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Projection of populations by level of educational attainment, age, and sex for 120 countries for 2005-2050

Author

Listed:
  • Samir KC

    (Wittgenstein Centre for Demography and Global Human Capital (IIASA, VID/ÖAW, WU))

  • Bilal Barakat

    (Österreichische Akademie der Wissenschaften)

  • Anne Goujon

    (Wittgenstein Centre for Demography and Global Human Capital (IIASA, VID/ÖAW, WU))

  • Vegard Skirbekk

    (Columbia University)

  • Warren C. Sanderson

    (Stony Brook University)

  • Wolfgang Lutz

    (Wittgenstein Centre for Demography and Global Human Capital (IIASA, VID/ÖAW, WU))

Abstract

Using demographic multi-state, cohort-component methods, we produce projections for 120 countries (covering 93% of the world population in 2005) by five-year age groups, sex, and four levels of educational attainment for the years 2005-2050. Taking into account differentials in fertility and mortality by education level, we present the first systematic global educational attainment projections according to four widely differing education scenarios. The results show the possible range of future educational attainment trends around the world, thereby contributing to long-term economic and social planning at the national and international levels, and to the assessment of the feasibility of international education goals.

Suggested Citation

  • Samir KC & Bilal Barakat & Anne Goujon & Vegard Skirbekk & Warren C. Sanderson & Wolfgang Lutz, 2010. "Projection of populations by level of educational attainment, age, and sex for 120 countries for 2005-2050," Demographic Research, Max Planck Institute for Demographic Research, Rostock, Germany, vol. 22(15), pages 383-472, March.
  • Handle: RePEc:dem:demres:v:22:y:2010:i:15
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    File URL: https://www.demographic-research.org/volumes/vol22/15/22-15.pdf
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    References listed on IDEAS

    as
    1. Birdsall, Nancy M. & Griffin, Charles C., 1988. "Fertility and poverty in developing countries," Journal of Policy Modeling, Elsevier, vol. 10(1), pages 29-55, April.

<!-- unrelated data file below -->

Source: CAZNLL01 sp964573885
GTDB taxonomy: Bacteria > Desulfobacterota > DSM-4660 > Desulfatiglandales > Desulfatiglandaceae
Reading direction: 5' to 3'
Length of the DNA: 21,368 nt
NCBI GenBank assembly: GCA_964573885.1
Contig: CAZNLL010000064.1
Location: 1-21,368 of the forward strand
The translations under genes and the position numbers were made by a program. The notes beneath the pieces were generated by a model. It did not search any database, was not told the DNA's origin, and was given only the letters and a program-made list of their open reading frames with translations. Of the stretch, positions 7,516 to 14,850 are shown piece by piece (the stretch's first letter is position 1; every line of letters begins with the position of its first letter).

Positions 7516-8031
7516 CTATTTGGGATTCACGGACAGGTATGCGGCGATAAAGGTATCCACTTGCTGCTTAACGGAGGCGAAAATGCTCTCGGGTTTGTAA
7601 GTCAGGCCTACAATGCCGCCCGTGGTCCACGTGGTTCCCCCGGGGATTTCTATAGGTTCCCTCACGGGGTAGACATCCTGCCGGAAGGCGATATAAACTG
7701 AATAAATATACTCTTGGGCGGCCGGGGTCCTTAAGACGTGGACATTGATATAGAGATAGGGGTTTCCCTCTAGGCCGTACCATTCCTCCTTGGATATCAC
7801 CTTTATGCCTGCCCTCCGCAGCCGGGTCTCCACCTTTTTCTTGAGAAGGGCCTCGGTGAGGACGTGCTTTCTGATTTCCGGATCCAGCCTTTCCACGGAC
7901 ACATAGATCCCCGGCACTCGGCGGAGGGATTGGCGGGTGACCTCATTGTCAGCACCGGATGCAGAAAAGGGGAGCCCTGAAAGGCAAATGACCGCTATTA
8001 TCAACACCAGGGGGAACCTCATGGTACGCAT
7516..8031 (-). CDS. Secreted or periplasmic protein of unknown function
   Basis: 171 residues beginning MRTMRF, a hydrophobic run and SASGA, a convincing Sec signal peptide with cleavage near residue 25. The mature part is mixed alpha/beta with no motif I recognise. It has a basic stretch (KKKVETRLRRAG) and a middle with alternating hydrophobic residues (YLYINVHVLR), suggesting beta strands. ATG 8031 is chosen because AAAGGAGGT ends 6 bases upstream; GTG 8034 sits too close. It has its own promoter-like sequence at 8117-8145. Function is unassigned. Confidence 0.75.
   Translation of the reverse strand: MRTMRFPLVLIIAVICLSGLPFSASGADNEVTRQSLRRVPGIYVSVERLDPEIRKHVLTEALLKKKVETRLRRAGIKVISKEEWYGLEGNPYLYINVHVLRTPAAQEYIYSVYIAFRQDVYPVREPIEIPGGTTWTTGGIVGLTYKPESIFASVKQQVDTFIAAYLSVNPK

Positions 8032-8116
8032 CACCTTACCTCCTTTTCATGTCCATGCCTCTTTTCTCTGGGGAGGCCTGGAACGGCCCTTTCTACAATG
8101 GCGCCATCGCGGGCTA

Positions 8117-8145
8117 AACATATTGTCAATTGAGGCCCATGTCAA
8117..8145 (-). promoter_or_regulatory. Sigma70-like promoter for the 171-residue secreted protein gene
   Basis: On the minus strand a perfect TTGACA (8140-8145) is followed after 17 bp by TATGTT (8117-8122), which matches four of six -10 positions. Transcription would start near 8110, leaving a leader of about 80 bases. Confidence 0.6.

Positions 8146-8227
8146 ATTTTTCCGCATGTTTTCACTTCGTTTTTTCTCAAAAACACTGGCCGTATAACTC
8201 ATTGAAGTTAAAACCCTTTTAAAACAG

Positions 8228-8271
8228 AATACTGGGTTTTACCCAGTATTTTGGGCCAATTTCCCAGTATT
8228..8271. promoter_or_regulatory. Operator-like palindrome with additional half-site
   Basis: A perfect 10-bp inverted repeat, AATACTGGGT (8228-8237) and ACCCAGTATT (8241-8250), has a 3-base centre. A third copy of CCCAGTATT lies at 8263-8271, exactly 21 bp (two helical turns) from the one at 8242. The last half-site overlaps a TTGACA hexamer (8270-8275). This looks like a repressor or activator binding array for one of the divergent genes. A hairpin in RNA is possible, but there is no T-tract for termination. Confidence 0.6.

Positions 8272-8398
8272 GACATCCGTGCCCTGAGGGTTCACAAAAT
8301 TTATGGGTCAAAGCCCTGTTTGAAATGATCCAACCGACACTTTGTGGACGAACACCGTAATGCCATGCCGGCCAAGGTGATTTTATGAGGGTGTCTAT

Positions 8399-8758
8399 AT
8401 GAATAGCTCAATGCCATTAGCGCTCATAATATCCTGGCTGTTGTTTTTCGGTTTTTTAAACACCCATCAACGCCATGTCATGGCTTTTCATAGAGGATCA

2. Bloemen, Hans & Kalwij, Adriaan S., 2001. "Female labor market transitions and the timing of births: a simultaneous analysis of the effects of schooling," Labour Economics, Elsevier, vol. 8(5), pages 593-620, December.
    3. Paul Collier & Anke Hoeffler, 2004. "Greed and grievance in civil war," Oxford Economic Papers, Oxford University Press, vol. 56(4), pages 563-595, October.
    4. Joshua D. Angrist & Victor Lavy & Analia Schlosser, 2005. "New Evidence on the Causal Link Between the Quantity and Quality of Children," NBER Working Papers 11835, National Bureau of Economic Research, Inc.
    5. Cleland, John G. & van Ginneken, Jerome K., 1988. "Maternal education and child survival in developing countries: The search for pathways of influence," Social Science & Medicine, Elsevier, vol. 27(12), pages 1357-1368, January.
    6. Elo, Irma T. & Preston, Samuel H., 1996. "Educational differentials in mortality: United States, 1979-1985," Social Science & Medicine, Elsevier, vol. 42(1), pages 47-57, January.
    7. Ahuja, Vinod & Filmer, Deon, 1995. "Educational attainments in developing countries : new estimates and projections disaggregated by gender," Policy Research Working Paper Series 1489, The World Bank.
    8. Harriet Duleep, 1989. "Measuring socioeconomic mortality differentials over time," Demography, Springer;Population Association of America (PAA), vol. 26(2), pages 345-351, May.
    Full references (including those not matched with items on IDEAS)

    More about this item

    Keywords

    differential fertility; differential of mortality; education; education goals; education policies; education scenarios; educational attainment; human capital; multistate models; projections;

    JEL classification:

    • J1 - Labor and Demographic Economics - - Demographic Economics
    • Z0 - Other Special Topics - - General

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